There are a couple restaurants, artisan shops or galleries, a mini-super market and vestiges of two once-splendid town plazas. An old church and this government building, both abandoned, spoke of a time when the economy was different. Our guidebook indicated that the old silver mines above the city are ideal for picnicking. But if you "go by yourself, be careful...some shafts are unguarded and easy to stumble into if you're not paying attention." We opted to eat elsewhere and more safely.
This horse was tied up outside the mini-super market on the main drag. Just as we were heading into the sunset, this caballero appeared and saddled up.
We made our way over to Dolores Hildalgo, a town famous for three important factors: birthplace of Mexican independence (el Grito); ice cream; and talavera tile. Putting history before eating or art, on September 15, 1810, Miguel Hildalgo, the local priest is said to have launched Mexico's fight for independence with the passionate call to arms "el Grito". There is a very prominent statute of him in the plaza principal, with arm raised in his cry.
As we wandered around the plaza, we noticed that every, and I don't mean just almost every, vendor cart was selling "Nieves el Rico". As best I can interpret this, it means something like "rich snow" or as we know it in the USA, ice cream. But this is no ordinary ice cream, at least some of it. The flavors they sell are unreal, bizarre, preposterous. Yes, they do have vanilla and chocolate for the timid, but who wouldn't want a tequila, shrimp or corn on the cob ice cream cone? Doug, for one.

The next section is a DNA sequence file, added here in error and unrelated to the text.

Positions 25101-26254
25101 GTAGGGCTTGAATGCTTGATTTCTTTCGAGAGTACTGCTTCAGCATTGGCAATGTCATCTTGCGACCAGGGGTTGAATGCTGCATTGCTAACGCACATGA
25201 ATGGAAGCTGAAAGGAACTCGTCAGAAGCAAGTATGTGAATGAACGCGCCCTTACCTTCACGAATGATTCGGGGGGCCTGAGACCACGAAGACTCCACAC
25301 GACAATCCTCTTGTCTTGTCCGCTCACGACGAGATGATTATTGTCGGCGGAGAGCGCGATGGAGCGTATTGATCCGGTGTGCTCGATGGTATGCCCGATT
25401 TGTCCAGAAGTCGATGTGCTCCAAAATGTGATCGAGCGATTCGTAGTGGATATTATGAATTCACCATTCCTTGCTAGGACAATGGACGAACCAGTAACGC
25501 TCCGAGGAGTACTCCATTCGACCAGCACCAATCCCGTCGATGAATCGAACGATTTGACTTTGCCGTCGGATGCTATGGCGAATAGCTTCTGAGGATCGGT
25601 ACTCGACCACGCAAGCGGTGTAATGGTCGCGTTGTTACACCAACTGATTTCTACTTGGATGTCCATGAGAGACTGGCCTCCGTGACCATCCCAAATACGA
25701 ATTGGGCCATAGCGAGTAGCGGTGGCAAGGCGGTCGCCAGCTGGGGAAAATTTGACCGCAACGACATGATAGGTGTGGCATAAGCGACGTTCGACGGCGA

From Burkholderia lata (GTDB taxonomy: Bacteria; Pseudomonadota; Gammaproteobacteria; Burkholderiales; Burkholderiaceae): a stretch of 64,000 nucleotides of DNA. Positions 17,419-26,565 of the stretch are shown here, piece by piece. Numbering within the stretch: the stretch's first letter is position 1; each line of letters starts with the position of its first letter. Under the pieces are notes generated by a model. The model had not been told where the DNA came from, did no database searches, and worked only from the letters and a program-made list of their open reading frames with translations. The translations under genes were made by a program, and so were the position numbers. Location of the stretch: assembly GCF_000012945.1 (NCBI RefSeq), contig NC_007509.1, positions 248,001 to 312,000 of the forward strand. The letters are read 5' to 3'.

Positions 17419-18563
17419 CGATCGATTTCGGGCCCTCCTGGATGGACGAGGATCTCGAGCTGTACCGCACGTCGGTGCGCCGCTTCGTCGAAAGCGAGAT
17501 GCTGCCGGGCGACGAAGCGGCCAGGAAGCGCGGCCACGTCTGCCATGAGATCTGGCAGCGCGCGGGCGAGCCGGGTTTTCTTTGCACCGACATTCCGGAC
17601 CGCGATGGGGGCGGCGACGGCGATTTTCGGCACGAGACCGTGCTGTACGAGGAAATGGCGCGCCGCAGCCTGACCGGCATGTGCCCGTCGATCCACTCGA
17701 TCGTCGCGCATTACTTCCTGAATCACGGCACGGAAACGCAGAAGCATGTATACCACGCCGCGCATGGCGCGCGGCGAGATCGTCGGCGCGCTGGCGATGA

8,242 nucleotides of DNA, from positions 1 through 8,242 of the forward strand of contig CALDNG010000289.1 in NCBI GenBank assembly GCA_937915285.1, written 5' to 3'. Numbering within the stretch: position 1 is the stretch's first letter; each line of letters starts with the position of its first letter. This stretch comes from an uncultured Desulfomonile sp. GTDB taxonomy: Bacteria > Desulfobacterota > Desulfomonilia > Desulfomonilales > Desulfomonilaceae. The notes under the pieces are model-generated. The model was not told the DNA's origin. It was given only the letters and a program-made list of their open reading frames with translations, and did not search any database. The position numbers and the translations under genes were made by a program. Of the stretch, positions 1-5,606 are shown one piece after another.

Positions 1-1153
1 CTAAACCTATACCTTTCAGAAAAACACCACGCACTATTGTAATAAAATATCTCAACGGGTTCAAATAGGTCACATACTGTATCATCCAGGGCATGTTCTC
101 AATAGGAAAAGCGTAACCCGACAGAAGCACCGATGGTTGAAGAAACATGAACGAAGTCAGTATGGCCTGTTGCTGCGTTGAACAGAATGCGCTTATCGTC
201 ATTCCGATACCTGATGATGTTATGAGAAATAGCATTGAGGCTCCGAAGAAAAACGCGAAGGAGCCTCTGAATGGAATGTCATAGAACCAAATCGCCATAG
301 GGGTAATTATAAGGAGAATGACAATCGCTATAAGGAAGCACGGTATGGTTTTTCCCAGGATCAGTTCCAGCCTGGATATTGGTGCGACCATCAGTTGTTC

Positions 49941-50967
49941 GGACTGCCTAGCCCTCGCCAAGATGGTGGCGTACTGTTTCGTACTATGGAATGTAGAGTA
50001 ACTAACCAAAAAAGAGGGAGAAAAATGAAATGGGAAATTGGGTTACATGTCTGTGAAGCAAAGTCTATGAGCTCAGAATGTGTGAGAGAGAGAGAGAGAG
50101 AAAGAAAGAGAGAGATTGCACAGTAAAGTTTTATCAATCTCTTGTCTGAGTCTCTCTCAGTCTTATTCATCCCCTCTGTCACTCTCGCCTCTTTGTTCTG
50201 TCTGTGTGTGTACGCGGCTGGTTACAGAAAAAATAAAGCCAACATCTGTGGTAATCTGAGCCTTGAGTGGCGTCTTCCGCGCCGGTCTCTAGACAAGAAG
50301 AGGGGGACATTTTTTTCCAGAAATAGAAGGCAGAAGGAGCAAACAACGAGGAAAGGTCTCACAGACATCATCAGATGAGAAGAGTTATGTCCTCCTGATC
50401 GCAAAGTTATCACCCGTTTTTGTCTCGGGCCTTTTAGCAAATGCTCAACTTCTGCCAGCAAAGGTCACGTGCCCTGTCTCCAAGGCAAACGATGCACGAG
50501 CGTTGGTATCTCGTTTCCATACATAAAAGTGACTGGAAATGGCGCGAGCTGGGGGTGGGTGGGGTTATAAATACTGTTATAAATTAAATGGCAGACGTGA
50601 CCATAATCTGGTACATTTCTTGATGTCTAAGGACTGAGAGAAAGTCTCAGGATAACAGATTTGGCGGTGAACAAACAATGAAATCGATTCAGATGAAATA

I opted to be 50% daring: pistache on the top, elote (corn on the cob) on the bottom. Yummy and a suprisingly good combination. Doug had vanilla and chocolate, so I didn't include a photo.
While we were having our actual lunch, after dessert, these two young ladies were able to talk Doug into buying a $10 peso winning raffle ticket for some unknown prize. He had to write down specifics, including our phone number (which he had to get off of Fergus' collar), onto their clipboard, so we know it was surely on the up-and-up. Today we suddenly have four messages on the cell phone that we are unable to retrieve because we can't understand the rapid Spanish instructions, but I'm sure it is to tell us that we have won 1st prize and where to come to claim it.
I poked my head into a few talavera tile shops, but the one that looked most fascinating was behind a rickety chicken wire fence...and closed. Dust was thick. All the other stores were very glitzy with salespeople that wanted your attention the minute you walked in. I was disappointed that the rickety chicken wire place wasn't open, as it had good scrounging potential.